The Differences Between DNA and RNA Explained With Diagrams - Owlcation - Education
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The Differences Between DNA and RNA Explained With Diagrams

Sherry Haynes is currently pursuing a PharmD degree and has experience in both the clinical and management sides of pharmacy.

Difference between DNA and RNA.

Difference between DNA and RNA.

Nucleic acids are huge organic molecules made of carbon, hydrogen, oxygen, nitrogen, and phosphorus. The deoxyribonucleic acid (DNA) and ribonucleic acid (RNA) are two varieties of nucleic acid. Although the DNA and RNA share many similarities, there are quite a few differences between them.

Summary of Differences Between DNA and RNA

  1. Pentose sugar in the nucleotide of DNA is deoxyribose whereas in the nucleotide of RNA it is ribose.
  2. DNA is copied via self-replication while RNA is copied by using DNA as a blueprint.
  3. DNA uses thymine as a nitrogen base while RNA uses uracil. The difference between thymine and uracil is that thymine has an extra methyl group on the fifth carbon.
  4. The adenine base in DNA pairs with thymine while the adenine base in RNA pairs with uracil.
  5. DNA cannot catalyze its synthesis while RNA can catalyze its synthesis.
  6. The secondary structure of DNA consists of mainly B-form double helix while the secondary structure of RNA consists of short regions of A-form of a double helix.
  7. Non Watson-Crick base pairing (where guanine pairs with uracil) is allowed in RNA but not in DNA.
  8. A DNA molecule in a cell can be as long as several hundred million nucleotides whereas the cellular RNAs range in length from less than one hundred to many thousands of nucleotides.
  9. DNA is chemically much more stable than RNA.
  10. The thermal stability of DNA is less compared to RNA.
  11. DNA is susceptible to ultraviolet damage while RNA is relatively resistant to it.
  12. DNA is present in the nucleus or mitochondria while RNA is present in the cytoplasm.

Basics

DNA and RNA are made of long chains of repeating nucleotides.

Each nucleotide is made of 3 parts:

A pentose sugar

A phosphate group

One of the four types of nitrogen base

To form a strand, nucleotides are linked into chains, with the phosphate and sugar groups alternating.

Basic structure of a DNA.

Basic structure of a DNA.

DNA vs RNA - Comparison and Explanation

1. Sugars in Nucleotides

Pentose sugar in the nucleotide of DNA is deoxyribose whereas in the nucleotide of RNA it is ribose.

Both deoxyribose and ribose are five-membered ring-shaped molecules with carbon atoms and a single oxygen atom, with side groups attached to the carbons.

Ribose is different from deoxyribose in having an additional 2’ – OH group which is lacking in the latter. This basic difference accounts for one of the mains reasons why DNA is more stable than RNA.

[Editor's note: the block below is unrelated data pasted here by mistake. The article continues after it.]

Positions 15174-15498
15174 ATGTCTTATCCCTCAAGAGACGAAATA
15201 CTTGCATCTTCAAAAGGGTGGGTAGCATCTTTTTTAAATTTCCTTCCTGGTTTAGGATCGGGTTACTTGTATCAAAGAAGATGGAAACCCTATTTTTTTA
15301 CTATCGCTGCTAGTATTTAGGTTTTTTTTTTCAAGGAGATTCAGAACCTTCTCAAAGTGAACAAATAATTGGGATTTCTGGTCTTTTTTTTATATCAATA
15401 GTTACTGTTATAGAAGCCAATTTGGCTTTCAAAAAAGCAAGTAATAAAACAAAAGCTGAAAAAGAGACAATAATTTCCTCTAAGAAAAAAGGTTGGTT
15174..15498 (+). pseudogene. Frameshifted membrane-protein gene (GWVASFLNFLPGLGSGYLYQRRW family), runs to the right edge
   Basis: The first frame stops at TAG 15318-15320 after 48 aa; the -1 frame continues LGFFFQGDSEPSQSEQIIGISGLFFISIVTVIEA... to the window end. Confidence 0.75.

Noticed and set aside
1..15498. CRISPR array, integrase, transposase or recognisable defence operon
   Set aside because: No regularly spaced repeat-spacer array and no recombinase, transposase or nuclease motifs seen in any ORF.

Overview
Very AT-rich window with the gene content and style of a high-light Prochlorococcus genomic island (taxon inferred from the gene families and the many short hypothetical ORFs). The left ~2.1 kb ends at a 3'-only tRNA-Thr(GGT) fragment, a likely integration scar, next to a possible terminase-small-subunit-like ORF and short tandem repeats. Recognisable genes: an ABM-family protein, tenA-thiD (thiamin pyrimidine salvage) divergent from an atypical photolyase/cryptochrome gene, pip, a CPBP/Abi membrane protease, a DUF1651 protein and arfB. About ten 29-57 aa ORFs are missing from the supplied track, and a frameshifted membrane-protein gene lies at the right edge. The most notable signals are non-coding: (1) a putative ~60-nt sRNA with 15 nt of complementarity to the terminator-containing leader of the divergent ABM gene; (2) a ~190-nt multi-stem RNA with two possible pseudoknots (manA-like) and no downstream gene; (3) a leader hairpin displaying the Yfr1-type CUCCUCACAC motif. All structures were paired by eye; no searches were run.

2. Nitrogen Bases

DNA and RNA both use a different but overlapping set of bases: Adenine, thymine, guanine, uracil, and cytosine. Although the nucleotides of both RNA and DNA contain four different bases, a clear difference is that RNA uses uracil as a base whereas DNA uses thymine.

Adenine pairs with thymine (in DNA) or uracil (in RNA) and guanine pairs with cytosine. Additionally, RNA may show non-Watson and Crick pairing of bases where guanine may also pair with uracil.

The difference between thymine and uracil is that thymine has an extra methyl group on carbon-5.

3. Number of Strands

In humans generally, RNA is single-stranded whereas DNA is double-stranded. Use of double-stranded structure in the DNA minimizes the exposure of its nitrogen bases to chemical reactions and enzymatic insults. This is one of the ways DNA protects itself from mutation and DNA damage.

Additionally, the double-stranded structure of DNA allows cells to store identical genetic information in two strands with complementary sequences. Thus should damage happen to one strand of dsDNA, the complementary strand can provide the necessary genetic information to restore the damaged strand.

Nonetheless, although the double-stranded structure of DNA is more stable, the strands must be separated to generate single-stranded DNA during replication, transcription and DNA repair.

A single-stranded RNA may form an intra-stand double helix structure such as a tRNA. Double-stranded RNA exists in some viruses.

Reasons for lower stability of RNA compared to DNA.

Reasons for lower stability of RNA compared to DNA.

4. Chemical Stability

The extra 2’ – OH group on ribose sugar in RNA makes it more reactive than DNA.

An -OH group carries an asymmetric charge distribution. The electrons joining the oxygen and hydrogen are distributed unequally. This unequal sharing arises as a result of high electronegativity of oxygen atom; pulling the electron towards itself.

In contrast, hydrogen is weakly electronegative and exerts less of a pull on the electron. This results in both the atoms carrying partial electric charge when they are covalently bound.

The hydrogen atom carries a partial positive charge whereas the oxygen atom carries a partial negative charge. This makes the oxygen atom a nucleophile and it can chemically react with the adjacent phosphodiester bond. This is the chemical bond that links one sugar molecule to another and thus help in forming a chain.

This is why the phosphodiester bonds linking the chains of RNA are chemically unstable.

On the other hand, the C-H bond in the DNA makes it quite stable compared to RNA.

Larges grooves in RNA are more vulnerable to enzyme attack.

RNA molecules form several duplexes interspersed with singled stranded regions. The larger grooves in RNA make it more susceptible to enzyme attack. The small grooves in the DNA helix allow minimal space for enzyme attack.

The use of thymine instead of uracil confers chemical stability to the nucleotide and prevents DNA damage.

Cytosine is an unstable base which can chemically convert into uracil via a process called “deamination”. The DNA repair machinery monitors the spontaneous conversion of uracil by the natural deamination process. Any uracil if found is converted back to cytosine.

RNA does not have such a regulation to protect itself. Cytosine in RNA can also get converted and remain undetected. But it is less of a problem because RNA has a short half-life in the cells and the fact that DNA is used for the long term storage of genetic information in almost all organisms except in some viruses.